Justice gridlock: Fresno County public defenders overloaded

National organizations are voicing concerns about justice in Fresno County because of an overworked public defender's office.
October 25, 2013 3:27:52 PM PDT
National organizations are voicing concerns about justice in Fresno County because of an overworked public defender's office. They're the last line of defense for the county's accused criminals with limited money. But that line is running thin as public defenders struggle with huge caseloads.

Each one of those individual attorneys has 400 cases at a time," said public defender DJ Brickey, referring to the misdemeanor team at the office. "And that's the national standard for a year."

Misdemeanor attorneys are handling nearly 2,000 cases a year; felony attorneys as many as 600. That's four times the recommended caseload set by the American Bar Association. Legal analysts say it's unimaginable and the net result is slow justice or no justice.

"If you have an overloaded law firm that's trying to do the best it can, you have mistakes being made," said legal analyst Ralph Torres, who spent 22 years at the public defender's office before starting a private practice.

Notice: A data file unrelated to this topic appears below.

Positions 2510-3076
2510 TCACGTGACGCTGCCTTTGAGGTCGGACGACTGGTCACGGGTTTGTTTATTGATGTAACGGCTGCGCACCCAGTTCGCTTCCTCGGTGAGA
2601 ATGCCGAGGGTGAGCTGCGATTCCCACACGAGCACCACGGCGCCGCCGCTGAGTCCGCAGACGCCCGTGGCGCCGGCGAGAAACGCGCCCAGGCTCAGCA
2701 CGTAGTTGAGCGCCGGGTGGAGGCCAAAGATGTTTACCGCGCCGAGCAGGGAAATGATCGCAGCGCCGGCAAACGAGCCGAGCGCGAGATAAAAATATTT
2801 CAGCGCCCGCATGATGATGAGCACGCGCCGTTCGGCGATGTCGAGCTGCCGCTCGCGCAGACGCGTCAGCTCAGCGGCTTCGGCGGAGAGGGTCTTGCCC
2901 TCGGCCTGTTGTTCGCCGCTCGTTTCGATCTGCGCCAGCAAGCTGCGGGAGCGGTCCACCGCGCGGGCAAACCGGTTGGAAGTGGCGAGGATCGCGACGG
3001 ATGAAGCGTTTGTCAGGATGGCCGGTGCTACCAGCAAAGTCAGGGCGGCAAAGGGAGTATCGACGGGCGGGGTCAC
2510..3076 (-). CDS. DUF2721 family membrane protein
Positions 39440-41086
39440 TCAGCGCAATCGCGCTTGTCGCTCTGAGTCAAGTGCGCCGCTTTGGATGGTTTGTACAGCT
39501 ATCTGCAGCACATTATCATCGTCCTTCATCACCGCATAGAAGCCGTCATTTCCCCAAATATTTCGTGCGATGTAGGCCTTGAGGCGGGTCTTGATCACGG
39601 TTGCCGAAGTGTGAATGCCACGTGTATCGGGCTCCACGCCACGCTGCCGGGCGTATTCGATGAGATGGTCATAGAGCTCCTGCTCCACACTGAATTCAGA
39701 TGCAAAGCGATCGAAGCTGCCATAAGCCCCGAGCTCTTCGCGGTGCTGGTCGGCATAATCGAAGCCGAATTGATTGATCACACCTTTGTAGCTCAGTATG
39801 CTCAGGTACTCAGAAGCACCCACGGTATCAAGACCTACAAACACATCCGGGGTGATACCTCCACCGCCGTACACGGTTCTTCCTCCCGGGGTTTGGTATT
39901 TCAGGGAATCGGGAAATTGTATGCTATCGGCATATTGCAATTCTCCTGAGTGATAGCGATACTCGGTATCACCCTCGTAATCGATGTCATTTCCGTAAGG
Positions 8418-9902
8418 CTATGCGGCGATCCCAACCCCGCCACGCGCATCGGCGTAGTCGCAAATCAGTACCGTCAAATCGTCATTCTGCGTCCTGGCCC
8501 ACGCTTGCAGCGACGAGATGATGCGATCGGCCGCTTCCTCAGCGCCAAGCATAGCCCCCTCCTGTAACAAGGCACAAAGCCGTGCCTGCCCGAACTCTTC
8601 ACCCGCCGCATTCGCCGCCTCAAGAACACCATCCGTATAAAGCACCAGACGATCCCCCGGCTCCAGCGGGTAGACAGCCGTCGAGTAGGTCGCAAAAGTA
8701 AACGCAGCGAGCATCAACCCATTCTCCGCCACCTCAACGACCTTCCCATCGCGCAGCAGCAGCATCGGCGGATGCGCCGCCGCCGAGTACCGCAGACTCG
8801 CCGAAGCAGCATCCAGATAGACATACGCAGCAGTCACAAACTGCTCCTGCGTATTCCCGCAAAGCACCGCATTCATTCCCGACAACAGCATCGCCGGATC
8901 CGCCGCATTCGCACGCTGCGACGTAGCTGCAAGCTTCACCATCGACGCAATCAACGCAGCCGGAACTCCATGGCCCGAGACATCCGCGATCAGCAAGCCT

The problem may start in the courtroom, but it trickles down to the jail, where about 70 percent of inmates are just waiting for their cases to be resolved. Murder cases can take years to get to trial, while victims' families wait for justice. Jerry White's took six years, for example. And even misdemeanor cases can drag on for more than a year.

"It's at a gridlock and when you see this overcrowding and people being released who need to be in custody until their case is resolved, you not only have an injustice, but you run the risk of greater crime," said public defender Scott Baly.

Fresno County supervisors just agreed on a plan to expand the jail, and next on their agenda may be the other end of the justice system.

"We're working with the courts and the state right now to add one or two more courtrooms in Fresno County," said county supervisor Henry Perea.

But the courtrooms will be useless without attorneys to handle cases. And as of now, there's no plan to open the county's coffers to hire new lawyers.


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